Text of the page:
“Together with open conversations and greater understanding, we can ensure that attitudes for mental health change and children receive the support they deserve.” – Kate Middleton
“Mental health needs a great deal of attention. It’s the final taboo and it needs to be faced and dealt with.” – Adam Ant
And a great big welcome to another view from the ground. Another day, another bonkers news story.
Imagine a world where your only exposure to news was TV news twice a day and / or your easy to read broadsheet newspaper. Imagine!
Well that’s the world I grew up in. Three TV channels – news at 1 pm (when I was at school) and 9,00 pm on the BBC, at the legendary 10 o’clock news on ITV with the infamous chimes of Big Ben at the start.
I chose – or more a case, my mum and dad chose what I watched. And, once a TV channel was selected, that’s what you watched. To change it you had to get up and change the channel on the TV.
As for newspapers, any look at them was at the weekend AFTER dad had read them. And then, in the main, it was a quick look at the Sports news.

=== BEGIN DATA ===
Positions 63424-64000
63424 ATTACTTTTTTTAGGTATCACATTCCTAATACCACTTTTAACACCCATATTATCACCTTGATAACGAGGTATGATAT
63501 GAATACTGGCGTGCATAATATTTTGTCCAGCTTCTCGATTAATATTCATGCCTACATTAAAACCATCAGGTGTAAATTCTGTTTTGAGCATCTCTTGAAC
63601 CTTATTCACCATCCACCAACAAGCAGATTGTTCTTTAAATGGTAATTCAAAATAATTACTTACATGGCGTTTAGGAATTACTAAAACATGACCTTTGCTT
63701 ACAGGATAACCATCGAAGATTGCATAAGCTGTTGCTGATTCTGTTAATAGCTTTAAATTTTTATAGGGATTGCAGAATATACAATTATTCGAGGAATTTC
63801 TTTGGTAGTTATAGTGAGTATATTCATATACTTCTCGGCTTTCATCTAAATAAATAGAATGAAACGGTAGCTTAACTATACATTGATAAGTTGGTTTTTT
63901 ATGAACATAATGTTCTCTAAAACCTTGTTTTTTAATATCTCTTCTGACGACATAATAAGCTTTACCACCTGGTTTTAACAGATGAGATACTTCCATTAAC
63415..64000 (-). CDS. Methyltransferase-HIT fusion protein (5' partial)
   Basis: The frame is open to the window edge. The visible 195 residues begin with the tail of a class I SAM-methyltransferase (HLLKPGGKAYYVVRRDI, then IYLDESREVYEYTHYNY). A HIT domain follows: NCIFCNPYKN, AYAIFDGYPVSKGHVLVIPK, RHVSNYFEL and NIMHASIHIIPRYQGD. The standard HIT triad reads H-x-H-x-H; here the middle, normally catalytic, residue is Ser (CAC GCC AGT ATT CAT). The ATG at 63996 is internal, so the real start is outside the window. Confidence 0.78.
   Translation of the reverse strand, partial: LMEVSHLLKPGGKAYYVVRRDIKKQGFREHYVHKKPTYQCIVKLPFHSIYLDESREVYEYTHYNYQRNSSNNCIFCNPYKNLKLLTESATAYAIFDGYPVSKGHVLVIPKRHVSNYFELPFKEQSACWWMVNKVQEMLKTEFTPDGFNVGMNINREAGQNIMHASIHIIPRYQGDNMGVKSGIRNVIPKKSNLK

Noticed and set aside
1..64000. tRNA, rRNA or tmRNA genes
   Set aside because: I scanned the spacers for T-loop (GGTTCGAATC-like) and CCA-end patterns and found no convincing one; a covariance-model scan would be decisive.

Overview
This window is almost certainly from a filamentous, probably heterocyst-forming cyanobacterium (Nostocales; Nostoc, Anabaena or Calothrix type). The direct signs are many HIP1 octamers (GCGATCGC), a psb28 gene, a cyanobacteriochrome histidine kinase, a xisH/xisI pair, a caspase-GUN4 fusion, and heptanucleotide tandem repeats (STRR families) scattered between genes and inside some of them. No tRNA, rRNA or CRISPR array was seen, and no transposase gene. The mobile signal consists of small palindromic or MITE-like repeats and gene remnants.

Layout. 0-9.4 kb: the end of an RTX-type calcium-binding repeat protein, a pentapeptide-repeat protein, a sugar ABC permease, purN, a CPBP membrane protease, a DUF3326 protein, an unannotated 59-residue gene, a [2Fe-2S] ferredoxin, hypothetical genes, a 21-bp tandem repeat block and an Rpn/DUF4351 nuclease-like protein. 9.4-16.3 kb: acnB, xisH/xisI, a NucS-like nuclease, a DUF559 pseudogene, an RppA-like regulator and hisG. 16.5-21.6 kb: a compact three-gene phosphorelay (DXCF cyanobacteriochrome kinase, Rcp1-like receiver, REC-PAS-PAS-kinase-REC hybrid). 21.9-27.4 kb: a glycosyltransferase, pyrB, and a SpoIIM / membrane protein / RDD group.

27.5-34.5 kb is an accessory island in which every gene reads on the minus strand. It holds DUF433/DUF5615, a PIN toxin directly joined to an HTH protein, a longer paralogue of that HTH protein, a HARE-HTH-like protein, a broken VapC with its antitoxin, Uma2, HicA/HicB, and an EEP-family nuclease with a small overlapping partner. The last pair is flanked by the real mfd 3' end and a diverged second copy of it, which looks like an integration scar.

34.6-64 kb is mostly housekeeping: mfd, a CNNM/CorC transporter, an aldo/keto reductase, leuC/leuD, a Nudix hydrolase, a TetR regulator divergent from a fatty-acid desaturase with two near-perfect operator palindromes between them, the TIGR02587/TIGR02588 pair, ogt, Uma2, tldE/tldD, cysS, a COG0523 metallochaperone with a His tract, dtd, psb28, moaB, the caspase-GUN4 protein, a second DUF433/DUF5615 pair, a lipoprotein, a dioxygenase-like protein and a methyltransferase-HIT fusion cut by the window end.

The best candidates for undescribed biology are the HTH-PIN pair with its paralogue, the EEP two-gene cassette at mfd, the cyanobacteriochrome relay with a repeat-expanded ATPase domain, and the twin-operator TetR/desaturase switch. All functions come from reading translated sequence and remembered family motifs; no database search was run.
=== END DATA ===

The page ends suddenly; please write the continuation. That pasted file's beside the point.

How did we fill our days? Not a 1,000 channels to wade through; no 24 / 7 news; no PS4 or whatever; NO social media or internet; no raving bonkers world leaders …………………….. well, let’s take a rain check on that one.
And, so, we walk unaided into what I want to explore in this wall of words. It’s something that I have written about before but, I’ve been inspired to raise this again. Mental health problems affect about 1 in 10 children and young people. They include depression, anxiety and conduct disorder, and are often a direct response to what is happening in their lives.
Of even greater concern is 70% of children and young people who experience a mental health problem have not had appropriate interventions at a sufficiently early age.
If you don’t believe me, have a look at www.mentalhealth.org.uk, the source for my information.
It’s incredibly worrying and it’s something which needs dealing with and, certainly, an issue where awareness needs raising.
And this is where a brilliant group of young folk, including Audrey’s wonderful daughter, Eilidh, are looking to get involved. To raise awareness of the challenge that is faced by children and young people with facing up to the real life problems that they face every day.